The control of dental caries by mechanical means includes procedures that are specifically directed towards removing the plaque and debris on the tooth surfaces. The different mechanical measures utilized to control dental caries are

1. Mechanical measures used by the individual:
a. Tooth brushing
The brushing of the tooth on a regular manner can definitely control the incidence of caries in normal people. Tooth brushing removes dental plaque and retains the tooth surface in a clean condition for most of the time. Tooth brushing twice a day is recommended for maintaining adequate hygiene of the tooth. It also needs to be stressed that proper oral hygiene measures such as washing and swishing of mouth with water after every meal has to be done. The brushing technique must involve all areas of the tooth, including the inner and outer aspect of each tooth, the proximal portion of tooth and also the biting surface of each tooth. The brush must reach all the teeth, on all surfaces of the anterior tooth and posterior tooth for effective cleaning. The adjacent surfaces of the tooth also needs to be cleansed for adequate caries control. A rolling motion in an upward and downward direction of each quadrant of the mouth is needed for proper cleaning. Over brushing or applying excessive pressure while brushing is contraindicated because it might abrade the enamel away from the tooth surface which might lead to tooth destruction.

b. Mouth rinsing
Mouth washes are used for caries control in people with bad oral hygiene. Some mouth washes help to loosen the food debris and plaque deposited on the surface of the tooth, while some others give a coating on the tooth surface to prevent further caries attack, while others are antibacterial mouth rinses which reduces the population of microorganisms in the mouth.

c. Dental flossing
Dental floss is a device which dislodge debris from the proximal areas and inaccessible areas of the tooth. It is a piece of soft thread which is inserted in between the spaces of adjacent tooth and moved in an upward and downward direction to remove the debris. This method is helpful in cleaning the proximal areas of the tooth and also the inaccessible posterior tooth.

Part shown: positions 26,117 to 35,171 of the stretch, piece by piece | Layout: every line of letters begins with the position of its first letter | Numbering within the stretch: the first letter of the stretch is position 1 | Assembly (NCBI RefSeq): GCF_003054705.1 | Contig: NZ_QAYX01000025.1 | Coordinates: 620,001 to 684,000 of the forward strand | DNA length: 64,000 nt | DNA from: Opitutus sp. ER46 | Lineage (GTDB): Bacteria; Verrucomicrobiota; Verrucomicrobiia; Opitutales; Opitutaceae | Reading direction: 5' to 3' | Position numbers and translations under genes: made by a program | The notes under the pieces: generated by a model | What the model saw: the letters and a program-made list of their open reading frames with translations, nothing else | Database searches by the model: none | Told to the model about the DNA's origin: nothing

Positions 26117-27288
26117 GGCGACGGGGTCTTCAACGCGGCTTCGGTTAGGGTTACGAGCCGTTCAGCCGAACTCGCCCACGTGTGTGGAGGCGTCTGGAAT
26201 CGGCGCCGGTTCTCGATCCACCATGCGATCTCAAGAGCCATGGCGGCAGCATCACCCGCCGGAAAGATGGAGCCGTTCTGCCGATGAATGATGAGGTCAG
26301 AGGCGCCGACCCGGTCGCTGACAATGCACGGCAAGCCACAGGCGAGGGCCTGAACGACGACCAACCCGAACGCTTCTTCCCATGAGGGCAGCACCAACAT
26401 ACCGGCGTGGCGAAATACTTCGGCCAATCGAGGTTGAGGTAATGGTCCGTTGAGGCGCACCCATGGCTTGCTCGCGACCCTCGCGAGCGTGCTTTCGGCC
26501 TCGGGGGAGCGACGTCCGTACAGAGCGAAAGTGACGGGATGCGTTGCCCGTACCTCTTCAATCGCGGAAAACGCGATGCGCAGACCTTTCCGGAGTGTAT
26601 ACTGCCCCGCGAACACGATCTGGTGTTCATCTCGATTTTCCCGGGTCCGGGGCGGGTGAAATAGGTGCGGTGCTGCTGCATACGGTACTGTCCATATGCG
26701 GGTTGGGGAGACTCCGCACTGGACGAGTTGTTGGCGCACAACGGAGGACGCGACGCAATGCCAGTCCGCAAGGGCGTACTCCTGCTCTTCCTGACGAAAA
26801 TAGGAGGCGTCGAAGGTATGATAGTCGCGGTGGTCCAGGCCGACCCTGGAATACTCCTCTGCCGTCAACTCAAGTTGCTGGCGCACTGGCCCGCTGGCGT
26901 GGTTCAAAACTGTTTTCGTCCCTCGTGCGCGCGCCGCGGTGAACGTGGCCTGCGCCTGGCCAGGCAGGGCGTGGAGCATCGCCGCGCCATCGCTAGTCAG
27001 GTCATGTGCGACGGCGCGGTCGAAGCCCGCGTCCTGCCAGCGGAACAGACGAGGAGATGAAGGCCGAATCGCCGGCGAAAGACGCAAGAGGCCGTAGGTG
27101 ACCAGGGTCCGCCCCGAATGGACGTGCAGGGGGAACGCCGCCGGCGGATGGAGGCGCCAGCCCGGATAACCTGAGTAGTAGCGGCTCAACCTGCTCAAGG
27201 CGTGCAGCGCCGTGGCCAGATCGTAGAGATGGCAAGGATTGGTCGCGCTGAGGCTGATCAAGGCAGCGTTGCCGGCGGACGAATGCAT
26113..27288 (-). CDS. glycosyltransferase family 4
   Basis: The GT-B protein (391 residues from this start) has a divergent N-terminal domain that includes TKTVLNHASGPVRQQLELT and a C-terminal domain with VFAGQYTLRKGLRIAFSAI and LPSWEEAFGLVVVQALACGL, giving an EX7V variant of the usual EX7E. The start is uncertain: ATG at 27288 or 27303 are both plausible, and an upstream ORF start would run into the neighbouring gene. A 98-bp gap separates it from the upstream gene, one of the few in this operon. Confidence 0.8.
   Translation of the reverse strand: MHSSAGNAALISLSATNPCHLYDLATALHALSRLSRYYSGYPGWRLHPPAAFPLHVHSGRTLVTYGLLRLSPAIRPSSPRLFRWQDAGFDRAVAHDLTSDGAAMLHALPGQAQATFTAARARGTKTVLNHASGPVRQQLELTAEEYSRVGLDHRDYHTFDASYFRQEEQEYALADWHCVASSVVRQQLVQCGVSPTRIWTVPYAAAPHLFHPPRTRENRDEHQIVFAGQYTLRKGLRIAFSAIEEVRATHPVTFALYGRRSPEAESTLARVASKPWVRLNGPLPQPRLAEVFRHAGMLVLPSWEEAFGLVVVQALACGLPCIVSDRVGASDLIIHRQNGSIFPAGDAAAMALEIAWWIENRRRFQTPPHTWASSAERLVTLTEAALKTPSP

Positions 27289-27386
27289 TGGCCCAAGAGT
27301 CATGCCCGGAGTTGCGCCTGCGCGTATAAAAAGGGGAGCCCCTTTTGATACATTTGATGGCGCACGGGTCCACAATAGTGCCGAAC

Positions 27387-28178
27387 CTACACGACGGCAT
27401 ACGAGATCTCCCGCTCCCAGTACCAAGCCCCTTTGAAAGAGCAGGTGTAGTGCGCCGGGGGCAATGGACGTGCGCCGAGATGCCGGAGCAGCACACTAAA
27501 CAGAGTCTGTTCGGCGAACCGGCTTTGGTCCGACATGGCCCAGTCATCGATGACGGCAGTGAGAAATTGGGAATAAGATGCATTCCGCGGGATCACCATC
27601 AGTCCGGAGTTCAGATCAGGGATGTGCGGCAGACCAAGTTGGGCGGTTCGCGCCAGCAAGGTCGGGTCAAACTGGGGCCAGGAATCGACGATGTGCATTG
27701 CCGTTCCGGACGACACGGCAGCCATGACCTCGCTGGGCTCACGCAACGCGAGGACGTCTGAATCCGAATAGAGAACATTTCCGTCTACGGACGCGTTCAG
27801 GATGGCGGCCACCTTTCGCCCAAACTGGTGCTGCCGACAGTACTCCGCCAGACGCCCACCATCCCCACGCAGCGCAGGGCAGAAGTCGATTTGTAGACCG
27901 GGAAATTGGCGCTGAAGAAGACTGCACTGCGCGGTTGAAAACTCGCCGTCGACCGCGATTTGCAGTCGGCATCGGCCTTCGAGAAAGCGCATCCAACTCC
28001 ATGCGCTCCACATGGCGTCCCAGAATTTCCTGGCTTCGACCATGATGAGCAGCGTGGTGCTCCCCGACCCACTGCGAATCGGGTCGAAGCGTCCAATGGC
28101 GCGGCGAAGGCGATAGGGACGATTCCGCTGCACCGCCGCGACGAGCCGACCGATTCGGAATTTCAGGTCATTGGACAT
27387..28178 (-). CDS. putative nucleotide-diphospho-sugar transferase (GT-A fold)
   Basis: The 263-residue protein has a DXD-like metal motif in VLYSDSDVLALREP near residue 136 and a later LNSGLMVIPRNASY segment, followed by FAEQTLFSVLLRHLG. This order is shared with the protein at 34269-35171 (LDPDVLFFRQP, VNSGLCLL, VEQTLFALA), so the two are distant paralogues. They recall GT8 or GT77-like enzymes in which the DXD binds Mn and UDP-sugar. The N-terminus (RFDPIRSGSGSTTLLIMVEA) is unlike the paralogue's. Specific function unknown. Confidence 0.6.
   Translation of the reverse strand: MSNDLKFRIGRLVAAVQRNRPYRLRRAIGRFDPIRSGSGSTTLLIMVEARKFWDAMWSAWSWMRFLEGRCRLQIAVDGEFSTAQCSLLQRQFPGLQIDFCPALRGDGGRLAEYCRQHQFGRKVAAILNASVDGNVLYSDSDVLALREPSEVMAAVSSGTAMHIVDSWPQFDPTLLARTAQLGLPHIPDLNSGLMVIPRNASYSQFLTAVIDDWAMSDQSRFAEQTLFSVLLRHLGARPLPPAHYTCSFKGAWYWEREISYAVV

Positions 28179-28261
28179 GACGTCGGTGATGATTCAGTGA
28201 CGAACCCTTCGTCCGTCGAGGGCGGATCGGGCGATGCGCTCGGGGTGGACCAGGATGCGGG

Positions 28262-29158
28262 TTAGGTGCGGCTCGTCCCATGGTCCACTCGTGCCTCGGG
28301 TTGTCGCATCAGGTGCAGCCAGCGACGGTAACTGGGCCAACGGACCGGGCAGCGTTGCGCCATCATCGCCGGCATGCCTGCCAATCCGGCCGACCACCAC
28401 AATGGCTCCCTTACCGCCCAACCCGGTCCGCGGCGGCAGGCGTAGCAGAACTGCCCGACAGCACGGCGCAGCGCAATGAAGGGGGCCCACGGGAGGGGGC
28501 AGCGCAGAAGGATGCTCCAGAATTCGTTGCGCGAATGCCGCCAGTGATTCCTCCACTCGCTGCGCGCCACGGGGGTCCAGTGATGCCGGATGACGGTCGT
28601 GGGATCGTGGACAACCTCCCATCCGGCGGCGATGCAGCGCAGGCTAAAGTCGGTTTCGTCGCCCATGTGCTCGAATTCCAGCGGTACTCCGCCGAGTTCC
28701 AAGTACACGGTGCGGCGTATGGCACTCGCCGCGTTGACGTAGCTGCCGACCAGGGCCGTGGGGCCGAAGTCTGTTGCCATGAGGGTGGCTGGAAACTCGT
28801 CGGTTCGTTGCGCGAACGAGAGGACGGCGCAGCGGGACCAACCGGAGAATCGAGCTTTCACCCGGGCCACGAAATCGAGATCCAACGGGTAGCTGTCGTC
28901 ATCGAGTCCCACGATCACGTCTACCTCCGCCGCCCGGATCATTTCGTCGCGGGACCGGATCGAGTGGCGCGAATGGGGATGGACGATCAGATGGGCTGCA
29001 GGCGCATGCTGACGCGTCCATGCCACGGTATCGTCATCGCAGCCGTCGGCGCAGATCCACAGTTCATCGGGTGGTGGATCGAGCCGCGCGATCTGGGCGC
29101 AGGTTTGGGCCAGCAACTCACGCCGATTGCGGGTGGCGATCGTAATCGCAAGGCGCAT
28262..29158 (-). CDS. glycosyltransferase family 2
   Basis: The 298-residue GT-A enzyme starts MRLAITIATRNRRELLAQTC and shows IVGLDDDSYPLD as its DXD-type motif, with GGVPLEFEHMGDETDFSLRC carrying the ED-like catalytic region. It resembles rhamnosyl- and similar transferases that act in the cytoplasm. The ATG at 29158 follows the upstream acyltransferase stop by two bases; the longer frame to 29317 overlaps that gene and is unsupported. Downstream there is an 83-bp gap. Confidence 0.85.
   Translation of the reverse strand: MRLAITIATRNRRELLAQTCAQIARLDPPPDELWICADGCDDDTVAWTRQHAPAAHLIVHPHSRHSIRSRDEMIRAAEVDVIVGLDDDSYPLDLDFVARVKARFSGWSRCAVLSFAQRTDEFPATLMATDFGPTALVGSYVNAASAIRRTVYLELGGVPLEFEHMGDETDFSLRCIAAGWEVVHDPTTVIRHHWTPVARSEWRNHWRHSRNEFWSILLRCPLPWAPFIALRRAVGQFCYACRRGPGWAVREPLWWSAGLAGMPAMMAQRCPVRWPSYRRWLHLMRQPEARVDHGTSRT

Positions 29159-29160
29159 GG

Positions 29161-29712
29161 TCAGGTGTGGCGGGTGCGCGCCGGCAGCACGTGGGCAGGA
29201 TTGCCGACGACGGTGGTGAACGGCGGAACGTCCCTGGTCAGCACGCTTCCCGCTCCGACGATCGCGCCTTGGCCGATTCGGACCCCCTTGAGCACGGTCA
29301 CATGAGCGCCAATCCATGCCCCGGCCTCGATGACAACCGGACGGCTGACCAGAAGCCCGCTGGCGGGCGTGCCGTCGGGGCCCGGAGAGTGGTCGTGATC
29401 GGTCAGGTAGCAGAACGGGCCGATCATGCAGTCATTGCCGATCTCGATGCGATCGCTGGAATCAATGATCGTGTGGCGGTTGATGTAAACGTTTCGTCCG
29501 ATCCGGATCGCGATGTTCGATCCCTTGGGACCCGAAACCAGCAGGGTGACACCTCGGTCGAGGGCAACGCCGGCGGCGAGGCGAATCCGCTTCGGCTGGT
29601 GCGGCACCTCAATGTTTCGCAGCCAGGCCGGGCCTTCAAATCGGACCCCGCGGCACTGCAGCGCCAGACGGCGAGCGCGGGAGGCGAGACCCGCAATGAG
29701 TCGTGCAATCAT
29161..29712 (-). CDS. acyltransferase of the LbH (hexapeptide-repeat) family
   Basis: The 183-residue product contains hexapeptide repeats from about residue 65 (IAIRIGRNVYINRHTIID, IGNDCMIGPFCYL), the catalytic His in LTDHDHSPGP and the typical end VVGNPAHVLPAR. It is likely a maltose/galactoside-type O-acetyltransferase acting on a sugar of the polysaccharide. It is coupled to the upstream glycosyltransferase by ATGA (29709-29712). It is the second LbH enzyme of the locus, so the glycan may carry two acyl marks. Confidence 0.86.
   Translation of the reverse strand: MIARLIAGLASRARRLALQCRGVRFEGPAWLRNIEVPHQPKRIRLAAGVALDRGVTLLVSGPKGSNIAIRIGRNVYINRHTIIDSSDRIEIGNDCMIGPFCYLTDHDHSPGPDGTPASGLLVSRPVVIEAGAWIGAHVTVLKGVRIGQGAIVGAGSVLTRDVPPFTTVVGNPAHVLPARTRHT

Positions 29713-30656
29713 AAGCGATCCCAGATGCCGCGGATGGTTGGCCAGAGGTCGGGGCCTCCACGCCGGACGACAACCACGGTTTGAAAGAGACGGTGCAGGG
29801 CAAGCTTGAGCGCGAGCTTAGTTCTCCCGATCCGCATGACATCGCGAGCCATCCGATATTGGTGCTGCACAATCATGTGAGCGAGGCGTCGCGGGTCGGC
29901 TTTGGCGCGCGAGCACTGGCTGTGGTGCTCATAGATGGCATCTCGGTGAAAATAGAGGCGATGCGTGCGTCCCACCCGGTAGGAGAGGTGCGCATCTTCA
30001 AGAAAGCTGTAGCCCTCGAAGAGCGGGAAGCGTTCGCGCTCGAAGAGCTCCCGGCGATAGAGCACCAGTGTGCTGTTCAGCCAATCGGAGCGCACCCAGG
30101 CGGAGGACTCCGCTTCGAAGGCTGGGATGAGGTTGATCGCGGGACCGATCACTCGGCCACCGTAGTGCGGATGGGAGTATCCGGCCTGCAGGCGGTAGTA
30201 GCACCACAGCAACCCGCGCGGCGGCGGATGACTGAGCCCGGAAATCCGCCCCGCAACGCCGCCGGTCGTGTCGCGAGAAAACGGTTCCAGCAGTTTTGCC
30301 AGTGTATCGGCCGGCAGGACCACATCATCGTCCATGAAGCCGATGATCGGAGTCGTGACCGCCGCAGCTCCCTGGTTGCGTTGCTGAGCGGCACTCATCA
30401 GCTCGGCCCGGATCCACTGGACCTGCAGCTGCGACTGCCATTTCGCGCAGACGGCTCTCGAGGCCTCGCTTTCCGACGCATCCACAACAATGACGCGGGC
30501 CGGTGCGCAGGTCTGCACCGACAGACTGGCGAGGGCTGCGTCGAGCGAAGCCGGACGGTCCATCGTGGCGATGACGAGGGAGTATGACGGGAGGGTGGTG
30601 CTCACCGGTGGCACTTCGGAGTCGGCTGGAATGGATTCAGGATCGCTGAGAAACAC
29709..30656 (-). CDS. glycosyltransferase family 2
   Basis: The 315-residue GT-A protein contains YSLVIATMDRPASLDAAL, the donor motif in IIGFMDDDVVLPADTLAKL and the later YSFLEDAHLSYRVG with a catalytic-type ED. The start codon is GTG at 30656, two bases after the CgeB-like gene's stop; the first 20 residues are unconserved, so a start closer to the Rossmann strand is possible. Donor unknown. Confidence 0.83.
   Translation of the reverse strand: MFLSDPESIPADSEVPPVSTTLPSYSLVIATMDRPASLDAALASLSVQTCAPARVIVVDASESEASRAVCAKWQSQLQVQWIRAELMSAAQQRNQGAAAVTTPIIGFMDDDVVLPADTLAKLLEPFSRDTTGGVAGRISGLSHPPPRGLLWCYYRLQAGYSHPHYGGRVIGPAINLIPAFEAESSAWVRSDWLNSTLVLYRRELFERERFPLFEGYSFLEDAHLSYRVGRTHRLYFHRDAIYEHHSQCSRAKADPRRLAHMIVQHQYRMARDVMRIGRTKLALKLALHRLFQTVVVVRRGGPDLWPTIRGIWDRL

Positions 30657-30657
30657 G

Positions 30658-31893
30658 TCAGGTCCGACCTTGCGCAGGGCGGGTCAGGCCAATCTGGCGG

d. Taking detergent foods
Detergent foods are fiber containing foods, which cleanses the tooth from the soft debris that is deposited on the tooth surface and also the pits and fissures on the biting surface of the tooth. The detergent foods include fresh fruits and vegetables eaten raw or partly cooked.

2. The mechanical measures used by the dental professional
a. Dental prophylaxis
These are procedures done by a registered dentist, a dental hygienist, or a dental nurse to clean the tooth surface from the soft and hard deposits on the tooth and to maintain the integrity of the tooth. They use tools which mechanically remove the debris and deposits, even those that are not ideally removed by a manual tooth brushing.

b. Fluoride application
This is a technique that is used to coat a layer of fluoride on the surface of the teeth, which makes the enamel very hard that prevent any subsequent carries. The fluoride combines with the enamel forming a hard coating that is resistant to the acid attack of the microorganisms.

c. Pit and fissure sealants
These are substances which are applied on the pits and fissures on the tooth surface and effectively closing it, thus preventing any carries attacking deep into the tooth body or destroying the vital pulp.

d. Dental Treatment
The treatment for caries is done by a registered dentist. This includes debridement of the caries exposed tooth through prophylactic means and filing or restoration of the tooth conservatively by various filling materials such as cements, amalgam, gold etc.


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      vaidehi sudele 3 years ago